In the pantheon of great rock and roll bands, only a handful of acts compare to Fleetwood Mac in terms of influence and sheer staying power. It’s been fifty years this month since Peter Green, Mick Fleetwood, John Mcvie and John Mayall came together to form the first lineup (of many) of what would become one of the most influential groups in the history of modern recorded music.
Through multiple personnel changes, interpersonal drama, and off-and-on-again relationships, the band have crafted some of the most compelling and iconic rock and pop songs in history. Arguably, Fleetwood Mac’s “classic” lineup, which replaced Green and Mayall with Stevie Nicks, Lindsey Buckingham, and Christine McVie, led to their artistic apex. 1977’s Rumours – an album which arguably propelled the band to global superstardom, and which still remains at the root of their popularity, even 40 years since its release.
Lisa Jeliffe and Alex Oxley are producers, DJs and artists in their own right, who share a mutual love for Fleetwood Mac, and decided to pay homage to the band in the best way they could think of: by hosting parties where fellow fans could revel in the music of, and inspired by, their favorite British-American rockers.
“Audiences weren’t used to hearing Fleetwood Mac in a club setting – and they were quite elated and excited,” Jeliffe says, her Australian-English accent bubbling with enthusiasm. “It’s always fun as a DJ to play something a little bit risky.”
The duo recognized they were onto something after the success of that first party in London. And they decided to take “Fleetmac Wood” global. In the past five years, they’ve played sets and curated experiences to audiences from the UK, to Colombia, to Burning Man, and this week to DC’s own U Street Music Hall. And while it’s been quite a journey, both parties are pretty happy with the way it has all worked out. As Oxley puts it:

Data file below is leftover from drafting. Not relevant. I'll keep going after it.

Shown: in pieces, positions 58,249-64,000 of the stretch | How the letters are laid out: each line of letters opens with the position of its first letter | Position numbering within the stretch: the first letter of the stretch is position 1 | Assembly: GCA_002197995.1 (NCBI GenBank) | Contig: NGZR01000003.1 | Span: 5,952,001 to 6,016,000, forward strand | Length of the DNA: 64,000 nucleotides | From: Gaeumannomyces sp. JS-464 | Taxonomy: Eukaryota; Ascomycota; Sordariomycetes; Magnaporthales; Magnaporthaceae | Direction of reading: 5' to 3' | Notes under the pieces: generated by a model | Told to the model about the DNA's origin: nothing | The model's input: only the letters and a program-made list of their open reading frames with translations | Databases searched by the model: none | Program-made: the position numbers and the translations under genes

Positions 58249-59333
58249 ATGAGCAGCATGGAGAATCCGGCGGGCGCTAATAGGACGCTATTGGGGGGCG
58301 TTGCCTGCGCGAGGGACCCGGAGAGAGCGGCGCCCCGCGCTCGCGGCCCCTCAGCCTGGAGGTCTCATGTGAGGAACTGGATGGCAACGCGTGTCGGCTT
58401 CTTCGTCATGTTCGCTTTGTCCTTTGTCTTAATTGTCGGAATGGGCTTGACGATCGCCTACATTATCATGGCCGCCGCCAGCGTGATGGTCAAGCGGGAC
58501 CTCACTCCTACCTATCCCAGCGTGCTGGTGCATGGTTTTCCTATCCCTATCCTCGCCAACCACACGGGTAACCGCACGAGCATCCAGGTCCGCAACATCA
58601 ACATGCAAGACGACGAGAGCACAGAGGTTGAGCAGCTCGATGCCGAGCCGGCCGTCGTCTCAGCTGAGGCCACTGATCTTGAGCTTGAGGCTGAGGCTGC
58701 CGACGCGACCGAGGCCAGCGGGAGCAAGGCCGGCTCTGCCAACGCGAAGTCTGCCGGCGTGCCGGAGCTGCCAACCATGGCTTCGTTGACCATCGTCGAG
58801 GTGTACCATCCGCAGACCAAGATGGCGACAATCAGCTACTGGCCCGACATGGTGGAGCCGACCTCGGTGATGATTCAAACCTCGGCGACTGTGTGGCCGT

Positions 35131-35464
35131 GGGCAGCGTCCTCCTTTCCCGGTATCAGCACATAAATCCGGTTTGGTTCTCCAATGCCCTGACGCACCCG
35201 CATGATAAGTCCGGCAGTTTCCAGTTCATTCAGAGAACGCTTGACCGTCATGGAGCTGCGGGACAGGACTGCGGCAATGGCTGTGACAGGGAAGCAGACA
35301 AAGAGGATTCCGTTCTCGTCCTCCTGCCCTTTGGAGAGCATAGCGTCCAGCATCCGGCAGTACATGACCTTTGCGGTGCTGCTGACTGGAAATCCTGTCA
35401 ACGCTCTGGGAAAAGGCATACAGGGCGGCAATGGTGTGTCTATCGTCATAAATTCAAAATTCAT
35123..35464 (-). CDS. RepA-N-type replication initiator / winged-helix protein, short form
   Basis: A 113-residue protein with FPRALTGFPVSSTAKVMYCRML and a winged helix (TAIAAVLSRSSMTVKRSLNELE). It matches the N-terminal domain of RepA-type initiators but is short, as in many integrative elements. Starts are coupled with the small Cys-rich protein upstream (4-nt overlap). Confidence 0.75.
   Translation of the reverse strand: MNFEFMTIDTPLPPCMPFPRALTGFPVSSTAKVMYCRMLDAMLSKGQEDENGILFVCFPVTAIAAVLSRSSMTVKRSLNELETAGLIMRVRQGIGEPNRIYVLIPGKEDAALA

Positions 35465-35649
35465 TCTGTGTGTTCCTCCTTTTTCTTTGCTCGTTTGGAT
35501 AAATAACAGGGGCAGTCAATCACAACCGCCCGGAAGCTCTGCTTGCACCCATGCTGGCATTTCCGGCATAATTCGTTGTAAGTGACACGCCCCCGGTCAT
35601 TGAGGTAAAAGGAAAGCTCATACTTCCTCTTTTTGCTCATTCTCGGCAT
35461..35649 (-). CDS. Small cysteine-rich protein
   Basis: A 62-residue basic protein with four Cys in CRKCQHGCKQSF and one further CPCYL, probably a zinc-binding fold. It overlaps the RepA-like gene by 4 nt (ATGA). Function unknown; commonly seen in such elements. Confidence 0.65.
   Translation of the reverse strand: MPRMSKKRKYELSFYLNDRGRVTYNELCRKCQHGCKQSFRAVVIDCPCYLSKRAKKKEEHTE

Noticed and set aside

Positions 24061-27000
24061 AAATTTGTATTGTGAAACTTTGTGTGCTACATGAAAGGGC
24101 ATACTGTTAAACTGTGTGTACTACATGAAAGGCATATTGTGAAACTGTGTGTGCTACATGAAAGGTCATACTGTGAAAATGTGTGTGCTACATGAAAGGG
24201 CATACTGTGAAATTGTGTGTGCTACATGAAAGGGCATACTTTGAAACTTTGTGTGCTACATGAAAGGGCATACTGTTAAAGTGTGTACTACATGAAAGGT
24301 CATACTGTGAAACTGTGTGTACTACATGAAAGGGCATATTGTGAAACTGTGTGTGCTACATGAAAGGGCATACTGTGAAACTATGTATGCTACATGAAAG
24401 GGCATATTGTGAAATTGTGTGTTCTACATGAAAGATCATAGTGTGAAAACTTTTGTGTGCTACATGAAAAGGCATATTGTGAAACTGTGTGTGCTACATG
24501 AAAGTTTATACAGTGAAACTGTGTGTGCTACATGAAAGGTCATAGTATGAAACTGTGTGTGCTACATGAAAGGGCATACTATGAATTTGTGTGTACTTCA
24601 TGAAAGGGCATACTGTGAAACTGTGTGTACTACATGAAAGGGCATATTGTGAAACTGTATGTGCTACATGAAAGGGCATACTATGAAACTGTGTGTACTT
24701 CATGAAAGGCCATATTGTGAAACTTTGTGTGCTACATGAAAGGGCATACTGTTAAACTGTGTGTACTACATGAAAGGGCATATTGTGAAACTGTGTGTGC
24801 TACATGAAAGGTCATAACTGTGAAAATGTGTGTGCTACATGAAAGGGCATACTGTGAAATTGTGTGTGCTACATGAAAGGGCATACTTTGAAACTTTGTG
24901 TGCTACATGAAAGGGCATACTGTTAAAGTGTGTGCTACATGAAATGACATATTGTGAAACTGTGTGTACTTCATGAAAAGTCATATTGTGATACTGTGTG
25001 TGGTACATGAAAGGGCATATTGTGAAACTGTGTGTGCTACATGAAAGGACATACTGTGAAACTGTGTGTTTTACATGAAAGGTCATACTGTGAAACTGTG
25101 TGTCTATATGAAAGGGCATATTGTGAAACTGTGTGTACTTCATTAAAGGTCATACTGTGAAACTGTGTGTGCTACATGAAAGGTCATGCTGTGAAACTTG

“It came together in a fluid, easy way. And it was really just like that.”
Brightest Young Things: I know you guys have been doing the Fleetmac Wood nights for about five years. And this year is the 40th anniversary of Rumours – but this is bigger than that. Where does your shared love for Fleetwood Mac and their deep catalog come from? What was your impetus behind putting together this night, that you call “a love letter to the band”?
Lisa Jeliffe: Well, we both DJ’d a lot and played different music. But it was always an obsession – I was throwing more and more Fleetwood Mac in my sets and it was often getting a big reaction from people. And they have so many tracks that cover so many genres!
There’s also three – well, more than three – singers, if you consider the whole family tree of Fleetwood Mac. So in the back of my mind, I always had this crazy idea that I’d do a whole night of Fleetwood Mac. Finally, the timing was right. We’ve been DJing together for years and had done a lot of parties, and I think Alex was eventually tired of hearing me talking about it. [Laughs] He was like “alright, alright, let’s do it!”
Alex Oxley: It’s quite an interesting story. As Lisa said, we’ve both done this a long time and have organized parties by ourselves and together. We hosted a party in London and the guy who put that on – a wonderful chap – asked us if we’d consider doing something else, so I said, why don’t we try that Fleetwood Mac thing you’ve been going on about? Let’s do it. It’ll be a laugh.
Jeliffe: It was a remix project for quite a few years, because we didn’t want to play just the greatest hits. We wanted to have a creative spin on it. We were getting into remixing and a lot of our friends were playing in that space as well. It suddenly became very clear that we should make the party a deadline for all of our producer friends to submit their takes. The atmosphere was so great, and it felt like a secret society – a basement full of happy people. It went six hours long, and then people went home and listened to more Fleetwood Mac, apparently. [Laughs] So we thought to ourselves “Oh. Maybe we’ll do this again!” [Laughs] It’s more of a special event; a feast on Fleetwood Mac. But now we’re doing it almost every weekend, all around the UK, Canada, Australia. We have a great time with the music, and the more you listen and dig into the back catalog, the more you find that Fleetwood Mac is this incredible source of creativity.
BYT: I saw you posted on your Facebook page about going to see Buckingham McVie in Phoenix last week. Did you make it to the show? How was it?